At halftime they tested 11 Pats balls but only 4 Colts balls because they "ran out of time" before the second half. ALL TESTED BALLS HAD LOST AIR, including the four Colts balls. On the gauge calibrated lower, 3 of the 4 Colts balls tested BELOW 12.5 and the 4th ball was exactly 12.5. Those balls were given back to the Colts and were used in play without adding any air to them. The Pats balls were pumped up to around 13.0, which was BEYOND the Pats' requested level of 12.5.
As an aside, Brady IMPROVED with the higher pressure second half balls. 1st half stats were 11-21. 91 yds. 1 TD. 1 INT. Second half was 12-14 135yds, 2 TD, 0 INT.
All in all, the Wells report smacks of confirmation bias and assumptions consistent with guilt when plausible innocent explanations were given. And I'm a Falcons fan.”
What does this have to do with Brady? The report is upset with him because he did not give access to his email and phone to investigators; though the investigators said they’d ‘only look at stuff relating to the investigation’ - left unsaid is they’d have to look at everything in this phone and email first to then determine if it’s related to the investigation. Brady has 3 kids, a life outside the NFL, and a literal super-model wife. It should be completely obvious why he doesn't want dozens, if not hundreds, of sad sack faux-lawyers pouring over his personal communication. If that doesn't make sense to you, there is a bridge in Brooklyn I would like to sell you.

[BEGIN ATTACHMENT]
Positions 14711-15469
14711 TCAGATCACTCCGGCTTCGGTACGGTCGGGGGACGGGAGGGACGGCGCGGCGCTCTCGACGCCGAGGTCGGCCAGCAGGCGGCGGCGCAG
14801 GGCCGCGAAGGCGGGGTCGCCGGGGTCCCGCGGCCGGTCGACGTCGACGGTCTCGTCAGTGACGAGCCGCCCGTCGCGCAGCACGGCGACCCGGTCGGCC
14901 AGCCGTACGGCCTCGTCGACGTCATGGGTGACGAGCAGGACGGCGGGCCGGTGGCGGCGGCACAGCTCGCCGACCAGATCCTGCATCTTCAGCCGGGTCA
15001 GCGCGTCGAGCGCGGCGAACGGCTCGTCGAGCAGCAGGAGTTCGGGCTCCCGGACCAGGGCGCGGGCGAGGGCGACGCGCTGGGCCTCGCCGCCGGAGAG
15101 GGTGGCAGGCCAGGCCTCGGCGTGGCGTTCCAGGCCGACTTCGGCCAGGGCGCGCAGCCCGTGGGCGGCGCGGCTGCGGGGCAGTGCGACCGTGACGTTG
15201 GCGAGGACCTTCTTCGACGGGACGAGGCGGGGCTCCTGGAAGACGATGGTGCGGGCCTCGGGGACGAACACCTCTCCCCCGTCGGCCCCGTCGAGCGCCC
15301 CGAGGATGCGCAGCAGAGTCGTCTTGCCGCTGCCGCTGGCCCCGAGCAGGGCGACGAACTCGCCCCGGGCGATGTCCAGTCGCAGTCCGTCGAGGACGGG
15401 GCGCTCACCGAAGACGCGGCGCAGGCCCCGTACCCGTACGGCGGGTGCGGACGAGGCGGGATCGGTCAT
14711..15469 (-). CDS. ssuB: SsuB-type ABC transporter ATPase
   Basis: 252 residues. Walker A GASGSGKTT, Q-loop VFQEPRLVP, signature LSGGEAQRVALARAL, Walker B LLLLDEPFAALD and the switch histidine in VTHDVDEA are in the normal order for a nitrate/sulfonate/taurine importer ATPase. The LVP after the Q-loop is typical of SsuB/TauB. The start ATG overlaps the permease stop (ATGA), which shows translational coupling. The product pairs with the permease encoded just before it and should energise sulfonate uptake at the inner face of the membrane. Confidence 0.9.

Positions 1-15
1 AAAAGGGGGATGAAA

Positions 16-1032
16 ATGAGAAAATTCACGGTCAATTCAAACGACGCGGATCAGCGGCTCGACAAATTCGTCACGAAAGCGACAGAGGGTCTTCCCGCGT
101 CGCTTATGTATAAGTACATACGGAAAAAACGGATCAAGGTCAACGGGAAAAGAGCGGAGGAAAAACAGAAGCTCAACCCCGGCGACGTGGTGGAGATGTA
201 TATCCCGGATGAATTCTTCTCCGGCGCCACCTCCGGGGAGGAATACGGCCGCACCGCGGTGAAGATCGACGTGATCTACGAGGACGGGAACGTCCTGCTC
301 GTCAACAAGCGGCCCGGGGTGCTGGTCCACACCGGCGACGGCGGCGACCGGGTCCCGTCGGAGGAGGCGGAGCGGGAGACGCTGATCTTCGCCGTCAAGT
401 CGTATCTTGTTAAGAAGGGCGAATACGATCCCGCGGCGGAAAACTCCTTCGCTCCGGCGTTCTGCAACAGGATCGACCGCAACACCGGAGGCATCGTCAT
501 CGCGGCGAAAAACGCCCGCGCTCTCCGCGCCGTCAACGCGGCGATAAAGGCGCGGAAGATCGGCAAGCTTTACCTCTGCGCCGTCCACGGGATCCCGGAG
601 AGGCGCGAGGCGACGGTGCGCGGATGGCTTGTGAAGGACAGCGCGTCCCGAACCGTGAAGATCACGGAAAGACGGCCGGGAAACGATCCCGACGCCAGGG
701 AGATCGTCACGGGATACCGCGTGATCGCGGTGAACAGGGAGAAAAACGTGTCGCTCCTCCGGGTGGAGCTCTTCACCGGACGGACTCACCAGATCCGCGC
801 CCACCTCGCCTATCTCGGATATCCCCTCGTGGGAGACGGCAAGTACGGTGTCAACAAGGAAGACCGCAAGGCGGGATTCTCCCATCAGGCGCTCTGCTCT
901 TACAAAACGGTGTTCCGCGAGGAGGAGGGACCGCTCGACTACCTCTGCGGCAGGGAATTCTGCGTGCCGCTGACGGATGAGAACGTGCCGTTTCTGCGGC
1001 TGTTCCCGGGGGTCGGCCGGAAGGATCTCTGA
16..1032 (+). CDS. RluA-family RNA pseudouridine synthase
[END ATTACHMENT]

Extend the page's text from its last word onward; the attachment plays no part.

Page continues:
Note carefully that all of this talk of ball-pressure and who-said-what-to-whom, has nothing to do with playing football. If you find all of this extremely boring, you’re not alone. There is no contest of will, strength, luck, and strategy here. No entertainment. And despite how illogical that sounds, that’s precisely what the higher-ups at the NFL office want. They want drama. Drama supposedly keeps the audience hooked in 24/7 as if they’re watching a reality TV show.
To pretend that a sport where grown men hit each other has unshakable integrity is ridiculous.
It’s supposed to be entertainment. For the NFL to pretend it is anything other than entertainment reeks of extreme hubris and possibly insanity.
Again, it’s an oblong ball that people throw around. It is fun to watch, but it’s not worth 24/7 attention.
It’s not worth all the hate and the energy expended by ‘fans’ on nothing.
It’s just a game.
That doesn't mean people shouldn't watch it or enjoy it, as grumpy fools often insinuate when they use the phrase “it’s just a game” as a pejorative.
“It’s Just a Game” means its primary function should be ENTERTAINMENT and only entertainment.
If Football is no longer providing that function, it’s failed as a product and as an idea.
The NFL could learn some lessons from reality TV, specifically recent 24/7 reality TV show Utopia (cancelled nearly immediately) or the recent cancelling of American Idol. When it’s nothing but drama, people eventually tune it out.